Paris comes to mind, as does New York.
But as a certified art museum lover, I put my money on Madrid.
Jewish piracy has been around since well before the Barbary pirates first preyed on ships during the Crusades. In the time of the Second Temple, Jewish historian Flavius Josephus records that Hyrcanus accussed Aristobulus of "acts of piracy at sea."
The aim of the conference is to make a positive contribution toward resolving religious conflict wherever it arises. According to the Jewish representative of Moroccan King Mohammed VI, Andre Azoulay, "the word of God has been kidnapped." He added that it's no longer enough for religious representatives to watch from the sidelines as religion is used by those who preach hatred.
Spain's Andaluca is romance. It's orange blossoms perfuming the air. It's golden drops of sherry sliding down your throat in a smoky bodega. It's fingers dancing on the strings of a flamenco guitar.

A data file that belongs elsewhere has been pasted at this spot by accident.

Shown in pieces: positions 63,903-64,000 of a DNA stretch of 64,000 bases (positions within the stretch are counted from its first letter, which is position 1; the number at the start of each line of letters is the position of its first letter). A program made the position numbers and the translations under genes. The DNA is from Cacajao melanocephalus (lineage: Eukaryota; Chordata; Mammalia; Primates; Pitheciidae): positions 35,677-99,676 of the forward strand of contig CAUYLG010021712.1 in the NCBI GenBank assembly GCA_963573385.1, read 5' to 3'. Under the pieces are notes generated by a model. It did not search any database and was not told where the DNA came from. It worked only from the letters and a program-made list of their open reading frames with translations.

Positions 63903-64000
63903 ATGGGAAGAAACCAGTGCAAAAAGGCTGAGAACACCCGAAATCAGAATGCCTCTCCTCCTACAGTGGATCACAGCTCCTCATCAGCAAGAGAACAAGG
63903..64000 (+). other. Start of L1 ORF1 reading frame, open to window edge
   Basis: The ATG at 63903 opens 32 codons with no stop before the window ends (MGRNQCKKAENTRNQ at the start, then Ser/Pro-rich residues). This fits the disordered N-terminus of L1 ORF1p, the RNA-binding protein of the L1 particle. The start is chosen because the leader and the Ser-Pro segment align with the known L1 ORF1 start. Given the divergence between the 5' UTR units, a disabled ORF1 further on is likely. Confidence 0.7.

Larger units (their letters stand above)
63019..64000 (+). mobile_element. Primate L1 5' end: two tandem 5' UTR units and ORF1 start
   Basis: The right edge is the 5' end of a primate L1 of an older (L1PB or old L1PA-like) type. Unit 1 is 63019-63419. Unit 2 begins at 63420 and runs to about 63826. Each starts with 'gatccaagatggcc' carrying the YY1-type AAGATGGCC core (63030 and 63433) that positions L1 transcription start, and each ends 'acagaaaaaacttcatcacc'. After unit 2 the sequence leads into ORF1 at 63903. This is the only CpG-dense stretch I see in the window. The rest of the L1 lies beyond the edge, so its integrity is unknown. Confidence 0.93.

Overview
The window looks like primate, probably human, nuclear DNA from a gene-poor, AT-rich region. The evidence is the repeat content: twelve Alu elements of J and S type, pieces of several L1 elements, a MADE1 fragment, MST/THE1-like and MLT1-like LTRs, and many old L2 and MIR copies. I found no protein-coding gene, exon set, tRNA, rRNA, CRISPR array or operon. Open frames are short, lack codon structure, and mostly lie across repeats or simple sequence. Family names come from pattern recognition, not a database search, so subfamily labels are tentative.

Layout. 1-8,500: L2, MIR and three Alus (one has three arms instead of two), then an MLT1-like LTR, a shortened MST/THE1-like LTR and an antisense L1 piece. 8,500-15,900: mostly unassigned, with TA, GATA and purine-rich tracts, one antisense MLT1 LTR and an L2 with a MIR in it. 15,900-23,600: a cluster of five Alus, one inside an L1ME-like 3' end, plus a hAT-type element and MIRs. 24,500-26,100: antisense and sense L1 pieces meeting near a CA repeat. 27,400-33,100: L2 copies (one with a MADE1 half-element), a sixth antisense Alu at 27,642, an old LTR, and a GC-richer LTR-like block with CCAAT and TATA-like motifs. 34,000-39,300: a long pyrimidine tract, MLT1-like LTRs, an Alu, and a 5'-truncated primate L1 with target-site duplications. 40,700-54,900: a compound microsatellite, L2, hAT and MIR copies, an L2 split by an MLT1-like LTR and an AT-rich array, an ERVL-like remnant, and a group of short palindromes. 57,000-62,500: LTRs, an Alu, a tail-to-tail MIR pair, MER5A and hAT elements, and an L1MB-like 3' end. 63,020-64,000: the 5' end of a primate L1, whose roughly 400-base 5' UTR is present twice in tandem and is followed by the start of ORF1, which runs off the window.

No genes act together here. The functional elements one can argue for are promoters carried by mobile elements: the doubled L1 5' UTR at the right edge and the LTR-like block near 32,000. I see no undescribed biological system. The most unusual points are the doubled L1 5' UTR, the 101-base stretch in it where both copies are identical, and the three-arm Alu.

Spain's Toledo contains -- along with spires, damascene jewelry and scrumptious marzipan -- a treasure trove of Jewish memories.
Long before there was a State of Israel, there was a state of the Jews. Its name was Gibraltar, and it was ceded to Conversos -- Spanish Jews who had been forced to convert to Catholicism -- in 1474 at the urging of Pedro de Herrera of Cordoba, himself a Converso.
Herrera convinced the Duke of Medina Sidonia, who had led the recapture of Gibraltar from the Moors in 1462, that special taxes and costs born by Conversos to build homes and maintain a cavalry on the rock would make it worth his financial while to give the Conversos control, as is detailed in a small book devoted to the subject published in 1976. For two years, 4,350 Conversos lived in Gibraltar, until the duke decided he would rather run the show and forced them to return to Cordoba and, ultimately, to the clutches of the Inquisition.